She also had such a strong impact on people from the first moment she met them. My grandmother has nurse aides who stop by to take care of her throughout the day. After Debbie's brief visit to grandma's, one aide was so (enthralled) impressed that she wrote a poem about Debbie. I would like to read just a few lines from the poem entitled The Equalizer of Her Time: "She spoke with such passion, Her enthusiasm glowed, loving life. Her laughter resonates. With her toothy smile, she captures you". That's it — she would capture you! She had these brilliant blue eyes that seemed to be able to look into your soul. Debbie certainly touched so many lives with such little effort.

Then there were the people Debbie met throughout her life. I really do not think that Debbie ever realized how much she touched so many with her personality and actions. I remember hearing the story of the homeless man in Santa Barbara who asked Debbie for money. She didn't have cash on her that day but did have her checkbook. Yep, she not only wrote the man a check but then proceeded to take him to the bank to make sure he/would get the money he needed.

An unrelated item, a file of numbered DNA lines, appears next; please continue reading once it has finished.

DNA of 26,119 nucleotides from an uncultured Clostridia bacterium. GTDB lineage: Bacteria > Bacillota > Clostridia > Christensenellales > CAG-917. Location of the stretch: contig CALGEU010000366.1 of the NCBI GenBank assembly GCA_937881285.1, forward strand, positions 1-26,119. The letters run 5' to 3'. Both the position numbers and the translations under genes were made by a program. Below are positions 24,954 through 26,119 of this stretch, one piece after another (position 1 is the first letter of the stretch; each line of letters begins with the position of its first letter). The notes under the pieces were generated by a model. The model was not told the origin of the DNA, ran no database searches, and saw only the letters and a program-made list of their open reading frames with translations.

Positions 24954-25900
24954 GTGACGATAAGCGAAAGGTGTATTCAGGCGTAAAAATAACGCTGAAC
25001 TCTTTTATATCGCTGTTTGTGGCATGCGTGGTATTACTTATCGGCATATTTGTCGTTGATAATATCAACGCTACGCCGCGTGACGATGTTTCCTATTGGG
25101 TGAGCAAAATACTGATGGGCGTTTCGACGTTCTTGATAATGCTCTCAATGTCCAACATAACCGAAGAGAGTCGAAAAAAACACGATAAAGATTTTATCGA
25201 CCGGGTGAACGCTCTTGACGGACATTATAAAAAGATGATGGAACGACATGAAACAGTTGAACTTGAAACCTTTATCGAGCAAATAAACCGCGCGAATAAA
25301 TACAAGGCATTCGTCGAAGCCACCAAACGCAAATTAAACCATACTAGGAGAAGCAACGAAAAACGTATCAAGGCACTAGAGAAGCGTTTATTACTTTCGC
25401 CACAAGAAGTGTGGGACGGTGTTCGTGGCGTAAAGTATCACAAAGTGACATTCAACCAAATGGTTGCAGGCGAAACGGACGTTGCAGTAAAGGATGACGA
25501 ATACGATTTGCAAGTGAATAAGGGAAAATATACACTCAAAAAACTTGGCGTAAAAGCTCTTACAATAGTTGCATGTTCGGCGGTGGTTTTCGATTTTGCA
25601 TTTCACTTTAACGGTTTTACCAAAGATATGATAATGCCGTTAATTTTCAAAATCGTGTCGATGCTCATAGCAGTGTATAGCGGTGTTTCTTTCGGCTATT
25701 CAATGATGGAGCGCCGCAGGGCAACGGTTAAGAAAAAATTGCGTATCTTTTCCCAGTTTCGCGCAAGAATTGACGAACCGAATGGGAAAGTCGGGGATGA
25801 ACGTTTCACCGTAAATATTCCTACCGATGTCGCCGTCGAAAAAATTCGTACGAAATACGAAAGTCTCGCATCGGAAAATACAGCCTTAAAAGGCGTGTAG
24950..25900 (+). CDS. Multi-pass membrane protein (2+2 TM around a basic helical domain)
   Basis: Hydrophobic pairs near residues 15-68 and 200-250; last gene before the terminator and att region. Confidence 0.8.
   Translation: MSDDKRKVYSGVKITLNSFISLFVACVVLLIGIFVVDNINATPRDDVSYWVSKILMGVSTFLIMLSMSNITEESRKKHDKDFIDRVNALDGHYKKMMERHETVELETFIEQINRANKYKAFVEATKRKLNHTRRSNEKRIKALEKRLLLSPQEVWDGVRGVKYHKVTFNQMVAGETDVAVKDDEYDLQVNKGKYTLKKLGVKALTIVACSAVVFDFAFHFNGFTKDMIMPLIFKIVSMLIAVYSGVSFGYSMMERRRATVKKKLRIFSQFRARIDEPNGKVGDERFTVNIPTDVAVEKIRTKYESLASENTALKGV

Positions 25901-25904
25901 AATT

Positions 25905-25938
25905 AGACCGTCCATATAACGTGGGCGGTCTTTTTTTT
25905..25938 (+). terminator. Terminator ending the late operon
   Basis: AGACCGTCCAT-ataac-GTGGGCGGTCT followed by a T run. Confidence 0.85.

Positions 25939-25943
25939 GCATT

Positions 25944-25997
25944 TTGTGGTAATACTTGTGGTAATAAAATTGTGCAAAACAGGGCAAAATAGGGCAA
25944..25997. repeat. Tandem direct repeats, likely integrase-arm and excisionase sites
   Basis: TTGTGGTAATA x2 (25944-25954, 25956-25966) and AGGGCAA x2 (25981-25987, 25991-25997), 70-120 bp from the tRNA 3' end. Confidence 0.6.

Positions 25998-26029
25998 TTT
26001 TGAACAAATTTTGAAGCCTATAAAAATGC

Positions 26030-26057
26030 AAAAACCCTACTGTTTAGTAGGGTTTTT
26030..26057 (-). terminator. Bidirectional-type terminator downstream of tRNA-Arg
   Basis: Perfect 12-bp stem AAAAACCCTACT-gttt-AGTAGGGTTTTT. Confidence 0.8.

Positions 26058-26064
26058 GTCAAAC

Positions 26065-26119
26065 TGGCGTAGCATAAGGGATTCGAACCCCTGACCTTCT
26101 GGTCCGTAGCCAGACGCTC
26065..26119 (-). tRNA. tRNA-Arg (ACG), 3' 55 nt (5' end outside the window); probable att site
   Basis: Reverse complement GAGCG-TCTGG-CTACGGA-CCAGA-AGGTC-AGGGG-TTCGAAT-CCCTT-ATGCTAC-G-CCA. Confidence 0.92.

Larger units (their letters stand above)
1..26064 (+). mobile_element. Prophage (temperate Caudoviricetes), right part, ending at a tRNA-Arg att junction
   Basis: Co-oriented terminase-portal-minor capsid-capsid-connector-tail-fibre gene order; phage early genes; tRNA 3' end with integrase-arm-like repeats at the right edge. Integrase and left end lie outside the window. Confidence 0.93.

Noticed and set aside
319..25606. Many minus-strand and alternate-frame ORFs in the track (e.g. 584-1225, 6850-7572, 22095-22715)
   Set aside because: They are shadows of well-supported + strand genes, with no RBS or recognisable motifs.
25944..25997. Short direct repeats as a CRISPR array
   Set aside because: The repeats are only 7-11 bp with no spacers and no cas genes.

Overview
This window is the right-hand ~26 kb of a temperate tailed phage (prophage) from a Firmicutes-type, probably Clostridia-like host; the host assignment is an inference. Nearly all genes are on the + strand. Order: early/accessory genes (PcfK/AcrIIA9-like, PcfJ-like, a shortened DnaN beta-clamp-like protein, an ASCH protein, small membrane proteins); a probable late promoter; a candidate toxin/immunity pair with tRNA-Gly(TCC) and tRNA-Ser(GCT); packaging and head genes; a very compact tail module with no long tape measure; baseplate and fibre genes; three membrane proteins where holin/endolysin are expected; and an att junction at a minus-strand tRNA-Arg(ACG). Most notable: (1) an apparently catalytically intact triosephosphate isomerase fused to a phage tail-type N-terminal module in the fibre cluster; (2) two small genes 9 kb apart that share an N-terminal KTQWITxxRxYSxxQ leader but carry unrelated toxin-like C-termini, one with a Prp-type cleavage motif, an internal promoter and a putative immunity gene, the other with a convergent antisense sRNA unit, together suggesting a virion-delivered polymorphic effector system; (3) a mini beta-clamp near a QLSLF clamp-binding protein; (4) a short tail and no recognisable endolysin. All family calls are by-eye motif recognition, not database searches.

Debbie was unselfishly giving...I take that back. Except when it came to muffins. Debbie was notorious for eating only the muffin tops. Anytime there was a box full of muffins you would know right away if Debbie knew they were there — all the tops would be missing.
I remember in high school Deb wore this huge watch, it was actually a man's watch. I remember always wondering why she wore it. I don't think that it was to tell time. Debbie didn't believe in time. She always seemed to be running late. She lived in the moment. I envied her for that... to be able to stop and see the beauty in the simple things, the things that we take for granted. Debbie knew that life is about the journey and taking the time to capture the moments.

When you think about Debbie's profession, photography was truly the perfect match for who she was. In addition to being a mom, a sister, a daughter, a cousin, an aunt and a friend, through her photographs we got a chance to view the world as Debbie saw it.

So today let's not dwell on the sadness of this occasion; but let's reflect on our own personal memories of Debbie and keep her alive in our hearts.

I am grateful that Debbie was a part of my life and I am thankful for all of the memories that will keep her alive in my heart, because Deb was not only my cousin but she was also my friend.

—Dawn Jablonski

"The sister I never had"

From Stacy: